Wednesday, September 13, 2006

Doing God's Work God's Way

Catching up on some of my reading, I came across some concepts from Amy Carmichael's life that struck me as extraordinary. Her mission work started in her hometown in Northern Ireland amongst the mill girls, who were disparagingly referred to as "shawlies". (These girls wore shawls instead of hats, which were more "respectable"). She writes about the expanding work:
From this time on, the work for the mill-girls grew and grew till we needed a hall that would seat 500; just then we saw an advertisement in The Christian. An iron hall could be put up for 500 pounds and it would seat 500 people.
When I was about ten or eleven I was asked to collect money for the Birds' Nest, Dublin, and as I happened to be staying with my grandmother I took the collecting card to her various friends in Portaferry and asked them to help. There was one who had just built a new house for himself. He refused to give anything.
Perhaps it was the repulse of that refusal that set me thinking: Why not ask God to make those who love Him want to help the little children whom He loves, instead of asking for help from those who perhaps don't love Him?
Later on many thoughts came, and in the end I settled that it is enough to ask our Father only, for the money for his work. I had no thought then, no faintest dream of what He was going to do in answer to prayer like that.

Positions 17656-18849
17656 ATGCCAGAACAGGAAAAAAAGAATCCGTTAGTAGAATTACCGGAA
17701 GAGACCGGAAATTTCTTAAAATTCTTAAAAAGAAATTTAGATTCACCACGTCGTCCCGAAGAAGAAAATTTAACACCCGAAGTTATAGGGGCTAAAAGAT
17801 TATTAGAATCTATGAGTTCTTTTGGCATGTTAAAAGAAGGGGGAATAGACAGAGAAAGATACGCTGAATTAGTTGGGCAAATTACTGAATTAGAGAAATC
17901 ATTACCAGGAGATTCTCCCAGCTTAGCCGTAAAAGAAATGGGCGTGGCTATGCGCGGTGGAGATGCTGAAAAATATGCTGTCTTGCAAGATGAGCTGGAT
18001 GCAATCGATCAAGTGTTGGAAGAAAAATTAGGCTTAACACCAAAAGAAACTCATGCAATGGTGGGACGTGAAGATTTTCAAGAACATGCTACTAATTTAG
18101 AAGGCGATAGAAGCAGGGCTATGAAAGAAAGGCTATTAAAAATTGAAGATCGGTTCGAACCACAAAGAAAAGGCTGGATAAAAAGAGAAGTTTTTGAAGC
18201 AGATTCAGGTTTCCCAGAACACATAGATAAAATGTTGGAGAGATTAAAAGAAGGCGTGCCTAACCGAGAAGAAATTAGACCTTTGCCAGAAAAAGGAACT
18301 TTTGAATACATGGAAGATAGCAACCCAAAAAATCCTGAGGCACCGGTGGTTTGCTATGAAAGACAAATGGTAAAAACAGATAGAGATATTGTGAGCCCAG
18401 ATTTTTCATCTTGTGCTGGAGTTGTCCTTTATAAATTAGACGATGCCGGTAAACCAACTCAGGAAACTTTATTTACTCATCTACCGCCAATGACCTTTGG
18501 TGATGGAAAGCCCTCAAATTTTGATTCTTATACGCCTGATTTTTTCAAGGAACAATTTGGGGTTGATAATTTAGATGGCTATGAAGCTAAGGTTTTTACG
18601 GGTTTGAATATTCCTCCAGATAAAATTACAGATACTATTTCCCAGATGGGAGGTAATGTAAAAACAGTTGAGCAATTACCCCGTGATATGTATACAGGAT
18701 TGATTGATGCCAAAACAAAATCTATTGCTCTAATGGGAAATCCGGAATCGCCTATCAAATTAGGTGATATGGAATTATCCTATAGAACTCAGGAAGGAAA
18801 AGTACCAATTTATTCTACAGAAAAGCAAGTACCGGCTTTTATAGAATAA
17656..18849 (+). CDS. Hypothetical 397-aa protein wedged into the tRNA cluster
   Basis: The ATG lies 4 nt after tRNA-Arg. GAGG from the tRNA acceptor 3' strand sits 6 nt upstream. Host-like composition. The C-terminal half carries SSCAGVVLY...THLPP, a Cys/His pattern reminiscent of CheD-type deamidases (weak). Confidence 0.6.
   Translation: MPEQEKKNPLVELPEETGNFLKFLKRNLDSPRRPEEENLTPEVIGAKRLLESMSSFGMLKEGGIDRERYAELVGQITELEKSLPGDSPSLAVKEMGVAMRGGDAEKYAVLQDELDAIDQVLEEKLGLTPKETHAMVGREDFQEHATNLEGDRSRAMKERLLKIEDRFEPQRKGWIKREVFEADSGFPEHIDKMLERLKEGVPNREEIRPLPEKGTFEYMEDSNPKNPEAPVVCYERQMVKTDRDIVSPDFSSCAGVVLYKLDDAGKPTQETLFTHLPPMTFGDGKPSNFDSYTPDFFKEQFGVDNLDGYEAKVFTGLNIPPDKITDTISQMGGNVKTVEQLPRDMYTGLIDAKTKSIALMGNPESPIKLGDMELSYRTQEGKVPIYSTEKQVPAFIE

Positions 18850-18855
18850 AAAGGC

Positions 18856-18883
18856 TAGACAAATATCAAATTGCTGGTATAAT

Amy then goes on to tell how God used a Christian friend of her mother's to provide the funds and Amy herself after much prayer approached a mill owner about purchasing part of his land. Everything was provided for and her hall was built and given the name "The Welcome". Looking only to the Lord for her finances and provisions was the method Amy carried with her into all her future work.
Looking around her at the various church groups using fundraising for their projects brought these words:
We must have money. We can't build spires ninety feet without it, we can't decorate our churches with elegant windows without it, we can't issue costly programmes for our social meetings without it, we can't furnish our sanctuaries with real polished mahogany without it...How are we to get it? You may touchingly plead for the 865,000,000 heathen abroad. You may paint a picture terrible and true of the state of the home heathen at our doors. You may work yourself into hysterics over these and other intensely real realitiies but you won't get the money. So another plan must be devised. We shall get up a fancy fair.

Next she writes about an advertisement in the local paper about one such fair put on by a local church and the theatricals involved.
Continuing in a light hearted manner she says:
Let us fancy for a moment we are a band of Israelites who want to build a magnificent abode for the Mighty Presence to dwell in. We convene a committee...Moses says, stroking his beard meditatively, "Ah the people's tastes must be considered, in the present state of society we cannot do otherwise, though of course it is not a desirable course to pursue."